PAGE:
Blue eyes: a mystery of evolution or beauty
Approximately every tenth person on the planet has eyes whose shade can be compared to the color of a summer sky, a tropical ocean, or even pale aquamarine. In some European groups this percentage can rise to three out of four people.
Photo: “Eye” by SamJUK is licensed under CC BY 2.0.
Why this eye shade continues to attract attention, especially when compared to the more earthy tones of others, has long been the subject of research. According to anthropologists in the UK, blue eyes may have an advantage in low-light conditions.
Their study, pre-published on the peer-review server bioRxiv, suggests that blue eyes may provide some advantageous visibility in low light.
In their study, Kyoko Yamaguchi and Faith Erin Kane from the University of Liverpool examined this hypothesis by having 39 adult volunteers undergo a simple vision test in gradually dimming light over 30 seconds.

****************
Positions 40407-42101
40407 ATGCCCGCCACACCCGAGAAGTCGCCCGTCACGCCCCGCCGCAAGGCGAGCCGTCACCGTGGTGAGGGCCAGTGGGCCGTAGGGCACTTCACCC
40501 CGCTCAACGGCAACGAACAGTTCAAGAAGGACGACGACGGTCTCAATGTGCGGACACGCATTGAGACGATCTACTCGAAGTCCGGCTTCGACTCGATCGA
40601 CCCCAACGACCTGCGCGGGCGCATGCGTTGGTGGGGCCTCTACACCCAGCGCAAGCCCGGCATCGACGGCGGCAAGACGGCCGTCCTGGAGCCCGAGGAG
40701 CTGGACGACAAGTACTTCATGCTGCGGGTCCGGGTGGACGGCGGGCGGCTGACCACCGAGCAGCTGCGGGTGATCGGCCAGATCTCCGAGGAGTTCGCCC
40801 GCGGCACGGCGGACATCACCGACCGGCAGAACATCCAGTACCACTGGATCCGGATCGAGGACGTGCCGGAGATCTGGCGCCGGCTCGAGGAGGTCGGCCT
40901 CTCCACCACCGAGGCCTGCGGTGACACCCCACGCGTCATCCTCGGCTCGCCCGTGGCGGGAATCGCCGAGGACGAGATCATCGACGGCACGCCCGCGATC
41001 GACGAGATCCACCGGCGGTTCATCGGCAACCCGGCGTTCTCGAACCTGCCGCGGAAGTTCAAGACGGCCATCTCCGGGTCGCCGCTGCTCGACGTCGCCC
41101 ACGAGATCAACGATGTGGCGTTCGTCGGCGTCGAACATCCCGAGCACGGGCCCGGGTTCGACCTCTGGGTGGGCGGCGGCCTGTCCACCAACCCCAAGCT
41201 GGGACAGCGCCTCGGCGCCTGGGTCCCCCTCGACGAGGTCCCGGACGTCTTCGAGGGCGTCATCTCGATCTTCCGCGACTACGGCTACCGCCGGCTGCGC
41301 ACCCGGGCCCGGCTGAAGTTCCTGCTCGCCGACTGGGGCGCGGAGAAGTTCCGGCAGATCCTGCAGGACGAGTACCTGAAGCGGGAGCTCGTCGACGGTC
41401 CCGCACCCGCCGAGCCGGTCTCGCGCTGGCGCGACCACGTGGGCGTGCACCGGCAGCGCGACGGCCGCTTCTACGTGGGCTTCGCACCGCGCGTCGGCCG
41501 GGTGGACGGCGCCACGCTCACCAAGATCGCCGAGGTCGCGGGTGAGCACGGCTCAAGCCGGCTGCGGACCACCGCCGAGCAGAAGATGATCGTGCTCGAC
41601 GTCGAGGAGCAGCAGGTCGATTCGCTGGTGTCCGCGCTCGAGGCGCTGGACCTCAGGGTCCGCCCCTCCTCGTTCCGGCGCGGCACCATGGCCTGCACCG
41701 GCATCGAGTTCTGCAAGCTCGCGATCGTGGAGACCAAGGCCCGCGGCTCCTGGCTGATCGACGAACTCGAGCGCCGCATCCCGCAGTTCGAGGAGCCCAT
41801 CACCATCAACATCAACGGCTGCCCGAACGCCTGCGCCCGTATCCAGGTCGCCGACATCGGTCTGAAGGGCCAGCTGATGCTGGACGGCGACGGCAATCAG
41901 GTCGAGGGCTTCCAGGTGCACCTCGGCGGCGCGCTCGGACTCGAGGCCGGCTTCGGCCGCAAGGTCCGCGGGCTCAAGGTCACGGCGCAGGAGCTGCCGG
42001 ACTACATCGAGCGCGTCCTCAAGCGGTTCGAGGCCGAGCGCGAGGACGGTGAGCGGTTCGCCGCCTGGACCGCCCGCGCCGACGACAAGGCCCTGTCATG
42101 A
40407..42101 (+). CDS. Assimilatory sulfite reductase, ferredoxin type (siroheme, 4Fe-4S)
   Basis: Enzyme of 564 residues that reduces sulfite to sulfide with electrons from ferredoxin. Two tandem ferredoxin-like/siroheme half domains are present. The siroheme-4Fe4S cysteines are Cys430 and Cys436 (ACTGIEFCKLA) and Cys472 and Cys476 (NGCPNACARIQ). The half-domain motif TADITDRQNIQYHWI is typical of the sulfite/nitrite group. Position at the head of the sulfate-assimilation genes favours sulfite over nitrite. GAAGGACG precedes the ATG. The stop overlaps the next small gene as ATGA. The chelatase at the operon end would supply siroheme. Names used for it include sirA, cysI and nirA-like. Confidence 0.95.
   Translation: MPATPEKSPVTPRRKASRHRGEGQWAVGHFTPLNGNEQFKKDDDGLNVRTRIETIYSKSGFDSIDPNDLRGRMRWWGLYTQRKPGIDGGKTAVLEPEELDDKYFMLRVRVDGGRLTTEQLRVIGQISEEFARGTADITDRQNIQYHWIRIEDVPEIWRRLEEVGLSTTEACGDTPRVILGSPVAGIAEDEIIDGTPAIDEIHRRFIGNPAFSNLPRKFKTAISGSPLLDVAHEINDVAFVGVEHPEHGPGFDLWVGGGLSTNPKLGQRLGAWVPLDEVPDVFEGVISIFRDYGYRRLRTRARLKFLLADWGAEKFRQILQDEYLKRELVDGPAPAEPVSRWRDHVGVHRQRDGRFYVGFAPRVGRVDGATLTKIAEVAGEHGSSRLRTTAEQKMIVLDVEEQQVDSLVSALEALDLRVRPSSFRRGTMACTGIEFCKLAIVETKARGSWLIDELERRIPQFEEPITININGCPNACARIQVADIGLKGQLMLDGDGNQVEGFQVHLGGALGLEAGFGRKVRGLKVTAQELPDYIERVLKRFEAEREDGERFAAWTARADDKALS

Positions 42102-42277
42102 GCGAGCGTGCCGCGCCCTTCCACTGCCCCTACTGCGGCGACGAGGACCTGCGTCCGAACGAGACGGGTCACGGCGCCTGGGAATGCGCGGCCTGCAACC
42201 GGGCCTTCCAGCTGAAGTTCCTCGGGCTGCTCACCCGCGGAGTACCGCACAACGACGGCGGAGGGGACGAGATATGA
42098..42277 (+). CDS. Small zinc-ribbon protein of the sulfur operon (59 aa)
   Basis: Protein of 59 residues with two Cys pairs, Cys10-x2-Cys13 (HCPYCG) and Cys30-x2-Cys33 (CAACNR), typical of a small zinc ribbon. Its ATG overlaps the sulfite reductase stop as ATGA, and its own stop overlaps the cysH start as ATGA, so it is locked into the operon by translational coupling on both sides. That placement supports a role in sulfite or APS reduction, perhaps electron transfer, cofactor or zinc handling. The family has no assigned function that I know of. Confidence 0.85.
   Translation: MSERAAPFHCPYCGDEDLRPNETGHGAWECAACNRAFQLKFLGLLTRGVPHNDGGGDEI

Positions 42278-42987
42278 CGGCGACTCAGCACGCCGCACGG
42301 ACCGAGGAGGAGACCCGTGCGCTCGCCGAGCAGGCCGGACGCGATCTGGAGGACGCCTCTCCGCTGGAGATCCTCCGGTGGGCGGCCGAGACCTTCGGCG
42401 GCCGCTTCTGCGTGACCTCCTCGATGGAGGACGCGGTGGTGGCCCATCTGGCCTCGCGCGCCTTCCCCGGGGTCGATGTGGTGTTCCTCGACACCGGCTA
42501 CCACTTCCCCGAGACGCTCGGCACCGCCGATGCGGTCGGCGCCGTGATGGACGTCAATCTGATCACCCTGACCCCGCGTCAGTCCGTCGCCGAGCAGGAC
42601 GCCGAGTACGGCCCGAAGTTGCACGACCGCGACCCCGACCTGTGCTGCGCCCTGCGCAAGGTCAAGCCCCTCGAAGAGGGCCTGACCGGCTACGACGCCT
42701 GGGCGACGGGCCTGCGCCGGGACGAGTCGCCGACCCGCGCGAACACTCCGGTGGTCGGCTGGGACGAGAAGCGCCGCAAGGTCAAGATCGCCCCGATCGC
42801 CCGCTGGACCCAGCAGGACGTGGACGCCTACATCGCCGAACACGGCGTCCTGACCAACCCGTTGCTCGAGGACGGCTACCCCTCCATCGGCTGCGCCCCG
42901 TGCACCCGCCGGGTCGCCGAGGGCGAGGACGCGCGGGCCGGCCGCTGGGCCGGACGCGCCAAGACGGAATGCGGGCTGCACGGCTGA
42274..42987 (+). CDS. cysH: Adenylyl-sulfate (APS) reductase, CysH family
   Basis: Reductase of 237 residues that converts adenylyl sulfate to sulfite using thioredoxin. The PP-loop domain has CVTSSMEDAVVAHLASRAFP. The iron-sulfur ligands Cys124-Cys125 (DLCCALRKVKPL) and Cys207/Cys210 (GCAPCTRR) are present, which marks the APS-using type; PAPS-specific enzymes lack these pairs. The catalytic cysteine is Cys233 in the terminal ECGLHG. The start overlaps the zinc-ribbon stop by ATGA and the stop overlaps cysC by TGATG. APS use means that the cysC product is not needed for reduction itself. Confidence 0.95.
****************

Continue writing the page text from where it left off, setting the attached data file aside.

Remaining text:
Eye color was determined and confirmed as blue or brown using the new classification manual, resulting in 25 people with blue eyes and 14 with brown eyes.
The results showed that people with blue eyes had better readability of wall codes in low light, averaging 0.7 lux, compared to brown-eyed people, who had an average light level of 0.82 lux.
Despite the preliminary nature of the study and its small sample size, the results support the theory that loss of iris pigmentation could be an adaptation to low-light conditions.
Like many other adaptations, the reasons for the persistence of this mutation can be varied. It could provide a survival advantage or be associated with beauty. It may also have required fewer of the body’s resources to function in dark conditions, where the melanin in the iris was no longer as necessary.